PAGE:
Additionally, there is some interesting information in regard to the punishments.
1 Timothy 5:8 But if anyone does not provide for his own, and especially for those of his household, he has denied the faith and is worse than an unbeliever.
1 Timothy 2:9 Likewise, I want women to adorn themselves with proper clothing, [g]modestly and discreetly, not with braided hair and gold or pearls or costly garments, 10 but rather by means of good works, as is proper for women making a claim to godliness. 11 A woman must quietly receive instruction with entire submissiveness. 12 But I do not allow a woman to teach or exercise authority over a man, but to remain quiet. 13 For it was Adam who was first [h]created, and then Eve. 14 And it was not Adam who was deceived, but the woman being deceived, [i]fell into transgression. 15 But women will be [j]preserved through the bearing of children if they continue in faith and love and sanctity with [k]self-restraint.
There is a reason why work for men and child birthing and submission for women were responsibilities before the fall and emphasized in punishment. It is also reflected in the nature of responsibilities of each sex post-salvation. Paul’s inspiration from God was extremely profound.
Let’s pull back all of the blinders and gaze upon the Truth.
- The serpent and the ground were cursed, not Adam and Eve.
- Adam and Eve were not cursed but punished.
- The punishments were not original. They had roots in the nature of man and woman and their responsibilities before the fall. These are:
- Death — man started from dust and returned to dust. God told Adam about this punishment prior to eating the fruit in Genesis 2.
- Toil and work — man stewarded the garden before the fall and had to work harder after the fall. In Genesis 2, God tells man to be a steward of the garden. His job is made more difficult by sin.
- Labor and pain — women had pain and labor in child birthing before the fall but it was multiplied more after the fall. Her job is made more difficult by sin.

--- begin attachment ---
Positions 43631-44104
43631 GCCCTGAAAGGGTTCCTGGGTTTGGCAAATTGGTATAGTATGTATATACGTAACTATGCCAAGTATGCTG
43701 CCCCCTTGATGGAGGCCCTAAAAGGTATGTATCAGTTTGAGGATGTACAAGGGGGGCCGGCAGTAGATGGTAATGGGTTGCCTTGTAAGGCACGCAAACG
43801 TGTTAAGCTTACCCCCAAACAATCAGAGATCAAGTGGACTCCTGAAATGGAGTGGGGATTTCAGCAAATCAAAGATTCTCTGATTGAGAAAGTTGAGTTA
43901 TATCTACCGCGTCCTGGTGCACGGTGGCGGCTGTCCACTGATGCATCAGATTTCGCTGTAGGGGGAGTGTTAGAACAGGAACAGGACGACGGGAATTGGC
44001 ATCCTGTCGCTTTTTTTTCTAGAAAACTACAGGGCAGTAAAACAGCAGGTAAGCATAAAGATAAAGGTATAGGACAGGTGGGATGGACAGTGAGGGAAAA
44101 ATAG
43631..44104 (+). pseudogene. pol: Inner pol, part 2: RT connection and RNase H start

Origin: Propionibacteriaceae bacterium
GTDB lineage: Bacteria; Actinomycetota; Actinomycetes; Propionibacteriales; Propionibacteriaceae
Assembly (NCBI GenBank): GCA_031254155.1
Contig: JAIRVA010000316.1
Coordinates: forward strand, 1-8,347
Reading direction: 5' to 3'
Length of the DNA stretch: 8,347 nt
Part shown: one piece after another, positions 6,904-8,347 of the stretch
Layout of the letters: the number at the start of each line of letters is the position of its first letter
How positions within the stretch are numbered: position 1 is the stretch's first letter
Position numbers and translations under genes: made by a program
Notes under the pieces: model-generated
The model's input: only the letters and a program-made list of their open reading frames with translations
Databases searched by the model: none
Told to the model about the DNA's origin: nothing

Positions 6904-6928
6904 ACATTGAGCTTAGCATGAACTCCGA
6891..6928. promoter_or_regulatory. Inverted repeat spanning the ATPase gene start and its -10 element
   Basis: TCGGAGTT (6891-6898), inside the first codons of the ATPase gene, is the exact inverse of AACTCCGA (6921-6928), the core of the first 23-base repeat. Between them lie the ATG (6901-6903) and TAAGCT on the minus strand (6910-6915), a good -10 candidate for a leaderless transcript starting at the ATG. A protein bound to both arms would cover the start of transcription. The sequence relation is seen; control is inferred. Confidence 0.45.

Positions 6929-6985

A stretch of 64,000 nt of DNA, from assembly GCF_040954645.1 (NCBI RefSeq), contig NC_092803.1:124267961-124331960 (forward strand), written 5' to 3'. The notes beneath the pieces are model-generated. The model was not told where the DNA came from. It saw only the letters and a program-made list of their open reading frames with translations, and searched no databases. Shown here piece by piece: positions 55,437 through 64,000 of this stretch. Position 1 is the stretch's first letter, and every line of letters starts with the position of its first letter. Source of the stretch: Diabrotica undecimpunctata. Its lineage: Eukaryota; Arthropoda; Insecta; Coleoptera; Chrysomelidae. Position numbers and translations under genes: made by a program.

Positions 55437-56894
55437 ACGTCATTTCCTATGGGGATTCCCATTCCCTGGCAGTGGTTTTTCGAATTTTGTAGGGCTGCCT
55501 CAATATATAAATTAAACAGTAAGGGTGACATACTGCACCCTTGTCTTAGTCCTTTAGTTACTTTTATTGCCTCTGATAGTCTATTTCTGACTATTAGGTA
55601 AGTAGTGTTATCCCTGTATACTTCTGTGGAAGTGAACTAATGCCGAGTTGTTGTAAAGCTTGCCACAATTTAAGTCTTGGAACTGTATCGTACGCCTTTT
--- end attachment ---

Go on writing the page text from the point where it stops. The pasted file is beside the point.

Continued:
- Submission — women desired to be like God, but God redirected the desire toward the husband thus giving woman a choice between good and evil. A woman can give into sin desire if she wants to usurp the husband’s position to be like man, or she can choose righteousness by submitting to her husband to be like woman. Her responsibility is made more difficult by sin.
- In context: Prior to the fall, Adam and Eve lived in perfect headship-submission in harmony. However, after the fall, Eve gets her just desserts punishment from eating of the fruit of the knowledge of good and evil — the choice to choose between good (submission) or evil (usurpation, rebellion, desire to be like man) in her relationship toward her husband. Prior to the fall, her submission was present and easy; after the fall, her choice is more difficult, much like the other punishments.
There is beauty in each of these punishments to man and woman.
As I wrote in God is good, hard toil and hard child birthing lead to immense satisfaction and joy afterward. There is almost nothing more beautiful than a mother holding her new born baby after a hard labor. For men, a hard days work and relaxation afterward is one of the most satisfying feelings in the world. Likewise, there is beauty in the the choice of a wife to submit to her husband in the oneness that it creates.
Finally, God was gracious in not letting man be immortalized in sin if he had partaken of the tree of life after partaking of the tree of the knowledge of good and evil.